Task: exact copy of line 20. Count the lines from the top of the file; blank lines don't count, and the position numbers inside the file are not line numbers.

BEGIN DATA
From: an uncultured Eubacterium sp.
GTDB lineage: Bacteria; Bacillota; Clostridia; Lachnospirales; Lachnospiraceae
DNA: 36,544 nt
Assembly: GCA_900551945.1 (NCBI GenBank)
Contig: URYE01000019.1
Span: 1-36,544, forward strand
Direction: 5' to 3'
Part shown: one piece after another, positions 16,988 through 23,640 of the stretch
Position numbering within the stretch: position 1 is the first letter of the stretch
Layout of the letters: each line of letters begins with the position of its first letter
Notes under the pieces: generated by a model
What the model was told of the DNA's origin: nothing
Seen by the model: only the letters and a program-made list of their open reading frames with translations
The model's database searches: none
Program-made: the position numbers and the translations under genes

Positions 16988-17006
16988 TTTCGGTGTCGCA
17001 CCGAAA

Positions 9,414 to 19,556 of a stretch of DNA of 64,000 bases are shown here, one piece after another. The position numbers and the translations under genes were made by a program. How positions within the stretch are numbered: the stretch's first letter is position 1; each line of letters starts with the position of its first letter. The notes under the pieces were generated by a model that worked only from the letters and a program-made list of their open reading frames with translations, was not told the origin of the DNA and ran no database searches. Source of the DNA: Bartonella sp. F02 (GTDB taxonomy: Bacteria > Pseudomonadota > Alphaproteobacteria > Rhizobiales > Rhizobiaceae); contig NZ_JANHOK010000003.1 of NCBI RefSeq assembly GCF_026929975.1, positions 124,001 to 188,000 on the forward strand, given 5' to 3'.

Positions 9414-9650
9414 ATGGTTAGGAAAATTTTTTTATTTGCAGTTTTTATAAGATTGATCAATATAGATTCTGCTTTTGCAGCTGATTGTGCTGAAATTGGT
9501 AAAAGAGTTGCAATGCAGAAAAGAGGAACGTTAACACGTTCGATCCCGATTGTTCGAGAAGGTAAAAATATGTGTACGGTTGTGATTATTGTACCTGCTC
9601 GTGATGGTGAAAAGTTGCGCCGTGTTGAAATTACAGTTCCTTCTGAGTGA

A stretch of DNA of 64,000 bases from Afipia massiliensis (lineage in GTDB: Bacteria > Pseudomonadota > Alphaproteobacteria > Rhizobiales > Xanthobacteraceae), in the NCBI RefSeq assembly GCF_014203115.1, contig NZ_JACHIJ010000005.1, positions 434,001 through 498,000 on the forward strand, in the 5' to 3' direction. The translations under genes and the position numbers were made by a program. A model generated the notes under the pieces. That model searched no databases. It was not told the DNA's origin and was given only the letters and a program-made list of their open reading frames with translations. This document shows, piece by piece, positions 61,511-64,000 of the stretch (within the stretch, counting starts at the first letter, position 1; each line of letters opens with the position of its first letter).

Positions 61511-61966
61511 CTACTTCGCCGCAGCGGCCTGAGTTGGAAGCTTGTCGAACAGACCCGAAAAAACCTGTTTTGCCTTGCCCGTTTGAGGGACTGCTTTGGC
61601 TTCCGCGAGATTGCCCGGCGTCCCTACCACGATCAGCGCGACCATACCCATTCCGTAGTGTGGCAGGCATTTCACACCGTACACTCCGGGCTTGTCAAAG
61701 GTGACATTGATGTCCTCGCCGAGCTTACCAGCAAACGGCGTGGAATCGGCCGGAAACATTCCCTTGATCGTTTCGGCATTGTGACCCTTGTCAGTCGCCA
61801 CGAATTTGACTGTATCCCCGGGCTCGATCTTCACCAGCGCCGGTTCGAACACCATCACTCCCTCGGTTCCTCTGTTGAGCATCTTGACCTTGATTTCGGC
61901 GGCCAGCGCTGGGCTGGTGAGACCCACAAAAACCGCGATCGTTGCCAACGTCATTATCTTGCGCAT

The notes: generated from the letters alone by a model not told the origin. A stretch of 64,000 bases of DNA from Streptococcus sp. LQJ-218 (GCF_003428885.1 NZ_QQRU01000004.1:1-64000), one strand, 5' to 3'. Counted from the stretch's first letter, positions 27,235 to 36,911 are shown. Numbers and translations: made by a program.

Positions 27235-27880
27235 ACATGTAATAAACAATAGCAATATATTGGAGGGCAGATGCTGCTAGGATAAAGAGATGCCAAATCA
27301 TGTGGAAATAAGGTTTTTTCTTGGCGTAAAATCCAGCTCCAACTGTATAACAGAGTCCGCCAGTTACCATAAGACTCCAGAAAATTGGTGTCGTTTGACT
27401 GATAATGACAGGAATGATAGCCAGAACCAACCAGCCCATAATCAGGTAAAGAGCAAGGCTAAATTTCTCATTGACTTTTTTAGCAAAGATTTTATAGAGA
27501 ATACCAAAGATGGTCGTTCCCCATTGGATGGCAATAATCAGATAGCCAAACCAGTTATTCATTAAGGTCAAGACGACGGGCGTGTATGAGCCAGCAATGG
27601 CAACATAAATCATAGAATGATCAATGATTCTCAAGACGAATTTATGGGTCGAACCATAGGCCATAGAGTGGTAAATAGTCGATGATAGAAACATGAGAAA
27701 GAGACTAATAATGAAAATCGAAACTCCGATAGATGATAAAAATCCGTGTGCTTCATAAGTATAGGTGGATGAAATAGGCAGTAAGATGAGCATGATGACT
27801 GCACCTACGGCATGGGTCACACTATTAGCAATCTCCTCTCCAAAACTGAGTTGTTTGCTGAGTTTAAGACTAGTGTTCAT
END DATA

Positions 9414-9650